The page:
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The Missing Asian Women Leaders & How to Bring Them to The Boardroom

The Missing Asian Women Leaders & How to Bring Them to The Boardroom

How can we keep women in the workforce?

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Site Assistant

by Alin Sneha Abraham

Does Asia have a problem with the whole women in leadership issue? If yes, where does the root cause lie? How are organizations and the HR community who have the maximum power in this equation dealing with the issue?

The world's first female Prime Minister was Sirimavo Bandaranaike from Sri Lanka - elected three times to the top job from 1960.

Benazir Bhutto, Pakistan's female Prime Minister, served two office terms before she was assassinated.

Indira Gandhi, India's first female PM, was elected twice and served two terms (well, almost. She was assassinated in her second term).

The current Premier of Bangladesh is also a woman. Sheikh Hasina is holding the prime ministerial job for the third time.

Impressive indeed, isnt it? Not that we kill our leaders, but just the fact that Asia has so many women leaders. Stellar examples that Asians throw at the face of the rest of the world when questioned about Asia's gender issues. Surely, these examples past and present are good enough to justify that Asia does not have any issue with women leadership. We have women in many of our country's top job! Over and over again. No one can deny this is remarkable, until we go one layer down.

Skin deep reality: Bangladeshi PM Sheikh Hasina is the daughter of Sheikh Mujibur Rahman the first president of Bangladesh. Indira Gandhi was the daughter of the first Indian Prime Minister Jawahar Lal Nehru. Benazir Bhutto was the daughter of former Pakistani prime minister Zulfikar Ali Bhutto. Sirimavo was the wife of the assassinated Prime minister SWRD Bandaranaike. Sirimavo was elected PM primarily due to the death of her husband and the subsequent vacancy created in the party.

No men, No women leaders: Without the men in their lives and the positions that they vacated - the world would have no idea about who these women were. Asians wouldn’t have these examples to cite but for the fathers, husbands, brothers (Yingluck Shinawatra, Ex Thai woman prime minister during 2011-2014 was the sister of Thakshin Shinawatra who was Thailand's PM in 2001-2006).

Our most famous female political leaders made it to the top not because of fair opportunity but by shadowing a man in their life. You can think of other Asian women leaders and look at their personal lives. Megavati Sukarnoputri ex-President Indonesia was the daughter of first President Sukorna. Khalida Zia, Bangladeshi PM was the wife of former President Ziaur Rahman. Chadrika Kumaratunga Srilankan ex-president was the daughter of 2 ex PMs. But for some exceptions, (whom I could not find), our women leaders have been a shadow or worse, had to sacrifice a normal life of having a happy marriage or having children.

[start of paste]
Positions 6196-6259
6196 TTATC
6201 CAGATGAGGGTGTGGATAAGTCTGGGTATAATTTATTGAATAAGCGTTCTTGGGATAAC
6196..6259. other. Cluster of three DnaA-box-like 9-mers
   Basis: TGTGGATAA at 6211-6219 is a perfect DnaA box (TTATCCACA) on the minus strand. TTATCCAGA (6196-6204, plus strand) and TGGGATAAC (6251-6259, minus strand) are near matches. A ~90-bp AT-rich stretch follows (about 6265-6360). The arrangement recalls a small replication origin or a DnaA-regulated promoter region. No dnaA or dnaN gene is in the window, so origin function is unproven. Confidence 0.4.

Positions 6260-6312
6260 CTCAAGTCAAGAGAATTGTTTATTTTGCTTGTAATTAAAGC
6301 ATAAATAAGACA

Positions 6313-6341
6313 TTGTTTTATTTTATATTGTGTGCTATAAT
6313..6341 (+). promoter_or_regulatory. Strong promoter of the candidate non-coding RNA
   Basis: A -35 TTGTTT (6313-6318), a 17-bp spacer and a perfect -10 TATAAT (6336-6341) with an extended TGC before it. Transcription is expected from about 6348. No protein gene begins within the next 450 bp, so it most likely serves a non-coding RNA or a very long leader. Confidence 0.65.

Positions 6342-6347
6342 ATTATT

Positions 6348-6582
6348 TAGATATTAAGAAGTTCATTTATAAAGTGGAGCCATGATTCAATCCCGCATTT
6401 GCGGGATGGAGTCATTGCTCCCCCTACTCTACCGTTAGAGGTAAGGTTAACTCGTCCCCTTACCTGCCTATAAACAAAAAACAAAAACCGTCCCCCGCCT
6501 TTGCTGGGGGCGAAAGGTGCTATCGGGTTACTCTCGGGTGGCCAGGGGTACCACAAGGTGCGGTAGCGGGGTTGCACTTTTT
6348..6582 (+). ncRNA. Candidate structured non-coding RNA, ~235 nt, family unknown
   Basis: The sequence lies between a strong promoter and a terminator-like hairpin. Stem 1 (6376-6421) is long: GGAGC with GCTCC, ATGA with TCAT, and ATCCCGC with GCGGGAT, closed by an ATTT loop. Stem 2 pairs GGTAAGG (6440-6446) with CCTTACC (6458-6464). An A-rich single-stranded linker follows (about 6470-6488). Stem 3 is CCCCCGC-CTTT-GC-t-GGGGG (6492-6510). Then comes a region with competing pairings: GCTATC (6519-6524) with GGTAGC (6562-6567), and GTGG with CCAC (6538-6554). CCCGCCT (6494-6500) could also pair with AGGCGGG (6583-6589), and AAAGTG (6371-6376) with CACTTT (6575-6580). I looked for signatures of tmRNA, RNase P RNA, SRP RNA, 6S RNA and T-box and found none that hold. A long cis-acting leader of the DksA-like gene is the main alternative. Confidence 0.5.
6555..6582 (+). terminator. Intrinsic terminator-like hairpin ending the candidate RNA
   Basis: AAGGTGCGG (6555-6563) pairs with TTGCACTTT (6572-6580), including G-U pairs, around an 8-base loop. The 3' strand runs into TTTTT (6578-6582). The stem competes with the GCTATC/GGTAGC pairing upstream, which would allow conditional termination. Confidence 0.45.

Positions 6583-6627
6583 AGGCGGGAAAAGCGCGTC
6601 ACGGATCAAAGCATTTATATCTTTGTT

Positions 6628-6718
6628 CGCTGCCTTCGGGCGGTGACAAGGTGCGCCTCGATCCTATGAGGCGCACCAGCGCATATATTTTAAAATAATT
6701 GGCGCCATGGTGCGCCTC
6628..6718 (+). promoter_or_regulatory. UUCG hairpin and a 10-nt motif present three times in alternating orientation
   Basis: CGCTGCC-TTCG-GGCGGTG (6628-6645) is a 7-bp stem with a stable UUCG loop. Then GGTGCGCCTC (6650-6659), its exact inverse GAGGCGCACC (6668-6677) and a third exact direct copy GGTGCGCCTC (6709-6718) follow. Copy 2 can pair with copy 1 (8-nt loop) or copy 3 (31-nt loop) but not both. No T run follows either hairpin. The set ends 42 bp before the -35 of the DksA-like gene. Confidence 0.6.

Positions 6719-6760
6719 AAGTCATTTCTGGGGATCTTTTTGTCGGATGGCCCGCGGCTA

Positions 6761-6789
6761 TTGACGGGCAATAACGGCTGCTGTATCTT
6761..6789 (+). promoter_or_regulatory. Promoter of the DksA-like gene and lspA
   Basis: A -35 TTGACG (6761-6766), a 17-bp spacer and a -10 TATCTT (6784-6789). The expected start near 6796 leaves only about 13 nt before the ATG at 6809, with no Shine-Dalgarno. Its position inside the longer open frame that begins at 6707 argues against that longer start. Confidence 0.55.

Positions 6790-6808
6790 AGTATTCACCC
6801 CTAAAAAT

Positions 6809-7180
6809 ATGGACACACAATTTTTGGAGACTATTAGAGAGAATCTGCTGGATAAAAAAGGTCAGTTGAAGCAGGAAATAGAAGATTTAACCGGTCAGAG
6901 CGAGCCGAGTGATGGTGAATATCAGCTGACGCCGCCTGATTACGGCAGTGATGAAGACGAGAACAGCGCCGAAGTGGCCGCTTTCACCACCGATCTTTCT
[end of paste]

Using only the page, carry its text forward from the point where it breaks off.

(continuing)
Male leaders more often than not have a normal family life and have the time to have children and surely, they did not become leaders because of the women in their lives. Men did it on their own accord, their merit and the opportunities that were present for them. What does this say about our systems - do they allow equal opportunities for both genders? Do not log off yet please! Changing the system need not be as hard we make it out to be. Incremental changes are also changes that matter

The Myth & The Mindset: Let us start at the beginning. Men and Women have different physical and chemical makeup. Yes? So when two beings are different in make, it is natural that some of their needs are different too. The first thing to do is to break this myth that men and women are equal. They are of course not equal, they are unequal and cannot be put on the same measuring scale to assess the worth. We are functionally & biologically different and have different needs to thrive. This is a mindset that needs shifting. But the thing about mindsets are - they are plain adamant and do not change easily. Mindsets change as visible actions happen and they see reinforcing behaviors by people around over a long period of time.

In the ideal world, when we build a system that is meant for both men and women, it should be built with provisions for both genders, to meet the needs of both. On building day, what if one of the gender could not turn up to work because she was tending to a baby, or there were too many men in that shift and they build the entrance to the system tailored to the male gender. When people turned up to work the next day, the men got in of course, some women, the exceptions elbowed their way in, but most women could not get in through the entrance built for men and decided to go back home, there was work to be done there anyway.